Our last Sunday in Tanzania. We begin with church at 8, as usual. The folks here dress up for church; that may mean the cleanest T-shirt, or the one without the rip in it, but they try to wear the best they have. So I tuck in my shirt and wear socks. I have a suit and tie, but I’d be the only person wearing one, so try to accommodate the culture.
Our own friend Ferdinand is the preacher of the morning, and he’s kind enough to announce the text (Phil 4) in English for us. That helps. The boys I’m sitting with are fidgety, but not absurdly so. I notice that we’ve grown accustomed to the level of disturbance that is normal here, and we’re inclined not to tell the kids to cool it unless they exceed it. Cultural contextualization. 🙂
At chai after church, I notice a man on the street outside, talking to a few of the kids through the fence. They tell me that he’s a regular around here; he often shows up drunk and seems to think he belongs inside. Ferdinand keeps an eye on him. The kids tell me his name is Gaga. I tell them I think his wife lives in America.
We have lunch with the Tumaini kids, rice and beans. Today will be special—a Sunday that is actually a day of rest. Nothing much scheduled after church. We’re planning sort of a week of camp this week, with teams, cheers, games, contests. Jon asks for a 4 pm meeting with the kids to fill them in on what’s planned, and he wants to do a skit practice before then, but otherwise it’s a quiet day. Most of us take naps, and several plan to call their fathers this Father’s Day, though they’ll have to wait until late in the evening to do so, with the 7-hour time difference.
Beth comes by to ask for our pizza order. She’s planning custom-made pizzas for supper; we can all choose as much as we want from a list of toppings. Now, that’s service. We gather at 6, and sure enough, half a pizza apiece, made to order. We eat on Dan & Jana’s porch with Beth and the Gasses. (Dan & Jana, you’ll recall, are in Nairobi.) We all seem pretty well recovered from yesternight’s exhaustion, and several of us satisfy the Gasses’ request for a full account. Beth tells us that there actually are rhinos in Serengeti, but they’re in a protected place at a crater up near Arusha, which really requires several days to get to, see, and get back. So for our purposes, there are no rhinos in Serengeti. But everyone agrees that we had a spectacular day.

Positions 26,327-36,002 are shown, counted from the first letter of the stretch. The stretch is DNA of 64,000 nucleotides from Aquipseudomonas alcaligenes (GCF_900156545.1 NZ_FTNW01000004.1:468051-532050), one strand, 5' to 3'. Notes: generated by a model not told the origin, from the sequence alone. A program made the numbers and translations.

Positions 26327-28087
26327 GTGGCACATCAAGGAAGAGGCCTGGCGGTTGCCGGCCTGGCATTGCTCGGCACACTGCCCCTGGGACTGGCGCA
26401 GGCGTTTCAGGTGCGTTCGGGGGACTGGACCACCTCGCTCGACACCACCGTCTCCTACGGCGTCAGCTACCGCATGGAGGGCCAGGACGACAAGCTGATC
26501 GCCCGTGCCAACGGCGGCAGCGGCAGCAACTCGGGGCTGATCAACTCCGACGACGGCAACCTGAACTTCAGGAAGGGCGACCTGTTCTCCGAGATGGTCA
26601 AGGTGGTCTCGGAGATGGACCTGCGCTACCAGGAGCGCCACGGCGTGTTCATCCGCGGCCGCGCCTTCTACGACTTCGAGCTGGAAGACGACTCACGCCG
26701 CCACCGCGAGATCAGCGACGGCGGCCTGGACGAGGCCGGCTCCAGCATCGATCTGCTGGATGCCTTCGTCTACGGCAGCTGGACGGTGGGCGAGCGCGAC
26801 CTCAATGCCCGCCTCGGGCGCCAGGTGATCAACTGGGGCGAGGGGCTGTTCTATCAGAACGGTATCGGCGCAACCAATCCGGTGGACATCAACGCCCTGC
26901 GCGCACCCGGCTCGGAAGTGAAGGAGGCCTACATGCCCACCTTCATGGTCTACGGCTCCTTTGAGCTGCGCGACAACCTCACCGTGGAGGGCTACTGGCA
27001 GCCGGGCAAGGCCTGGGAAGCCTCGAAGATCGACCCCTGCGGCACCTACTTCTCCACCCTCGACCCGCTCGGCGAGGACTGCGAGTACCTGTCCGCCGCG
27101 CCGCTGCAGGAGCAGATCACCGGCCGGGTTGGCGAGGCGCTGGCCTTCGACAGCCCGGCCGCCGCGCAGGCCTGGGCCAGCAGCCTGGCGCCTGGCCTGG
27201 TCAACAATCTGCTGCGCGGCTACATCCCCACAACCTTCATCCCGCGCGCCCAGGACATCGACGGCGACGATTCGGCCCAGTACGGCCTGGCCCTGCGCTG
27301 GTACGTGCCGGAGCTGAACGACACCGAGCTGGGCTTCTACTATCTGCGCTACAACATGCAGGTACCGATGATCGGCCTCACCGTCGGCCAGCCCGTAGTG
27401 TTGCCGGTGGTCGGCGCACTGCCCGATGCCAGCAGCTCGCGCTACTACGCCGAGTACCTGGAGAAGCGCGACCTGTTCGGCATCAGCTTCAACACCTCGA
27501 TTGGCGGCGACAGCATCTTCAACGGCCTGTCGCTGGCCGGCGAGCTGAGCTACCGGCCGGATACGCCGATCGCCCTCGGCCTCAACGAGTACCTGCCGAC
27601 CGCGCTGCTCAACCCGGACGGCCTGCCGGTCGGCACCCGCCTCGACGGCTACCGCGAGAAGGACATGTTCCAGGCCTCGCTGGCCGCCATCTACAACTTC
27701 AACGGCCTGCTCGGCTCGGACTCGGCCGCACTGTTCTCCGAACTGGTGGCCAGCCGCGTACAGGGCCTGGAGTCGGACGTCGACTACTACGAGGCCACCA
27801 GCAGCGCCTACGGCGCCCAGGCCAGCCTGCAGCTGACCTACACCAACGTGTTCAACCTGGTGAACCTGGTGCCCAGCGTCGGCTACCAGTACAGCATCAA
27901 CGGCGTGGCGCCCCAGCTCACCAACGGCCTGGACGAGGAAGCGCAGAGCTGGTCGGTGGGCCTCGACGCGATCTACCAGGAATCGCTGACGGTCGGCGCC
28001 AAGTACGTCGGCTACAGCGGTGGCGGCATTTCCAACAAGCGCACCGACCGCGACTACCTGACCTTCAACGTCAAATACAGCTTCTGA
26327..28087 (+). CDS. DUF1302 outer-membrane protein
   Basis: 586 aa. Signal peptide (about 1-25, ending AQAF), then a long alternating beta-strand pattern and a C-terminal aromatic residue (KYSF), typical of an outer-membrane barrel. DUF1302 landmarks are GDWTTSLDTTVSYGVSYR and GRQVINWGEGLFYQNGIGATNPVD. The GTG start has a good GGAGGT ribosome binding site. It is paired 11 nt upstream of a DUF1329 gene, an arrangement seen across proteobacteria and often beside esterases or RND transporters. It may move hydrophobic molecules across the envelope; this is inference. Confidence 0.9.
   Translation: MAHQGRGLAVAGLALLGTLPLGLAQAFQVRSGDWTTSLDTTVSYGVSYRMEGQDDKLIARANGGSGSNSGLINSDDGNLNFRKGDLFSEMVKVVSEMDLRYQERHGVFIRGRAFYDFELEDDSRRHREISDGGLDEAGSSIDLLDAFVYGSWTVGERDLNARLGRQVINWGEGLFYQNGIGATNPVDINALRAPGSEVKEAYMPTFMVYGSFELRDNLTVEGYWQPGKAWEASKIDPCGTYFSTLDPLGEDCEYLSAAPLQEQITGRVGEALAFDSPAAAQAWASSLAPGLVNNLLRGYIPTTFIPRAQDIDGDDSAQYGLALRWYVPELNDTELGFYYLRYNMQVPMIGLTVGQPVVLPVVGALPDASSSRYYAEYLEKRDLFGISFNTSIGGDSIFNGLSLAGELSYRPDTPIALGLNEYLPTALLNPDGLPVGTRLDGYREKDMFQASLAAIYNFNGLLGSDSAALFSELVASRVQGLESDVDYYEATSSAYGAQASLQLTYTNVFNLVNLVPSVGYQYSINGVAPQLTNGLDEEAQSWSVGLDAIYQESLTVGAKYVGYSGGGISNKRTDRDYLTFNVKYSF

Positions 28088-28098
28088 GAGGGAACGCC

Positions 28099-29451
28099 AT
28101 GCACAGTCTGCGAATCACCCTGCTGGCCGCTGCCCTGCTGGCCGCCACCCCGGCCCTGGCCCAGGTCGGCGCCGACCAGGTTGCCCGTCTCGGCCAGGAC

We’re done with supper just about in time to take house devotions with the kids, then have team devotions at the girls’ house. We have a good report from the Cameroon side, a definite answer to prayer. And Tom Lamb has sent out the first report from the China team, which I read to the crew. They appreciate his description of the team members getting ready to teach in a strange culture.
Afterwards the team surprises me with a hand-made Father’s Day card and a bowl of mango chunks. They’re a good bunch, even if most of ‘em are too tall to be my kids.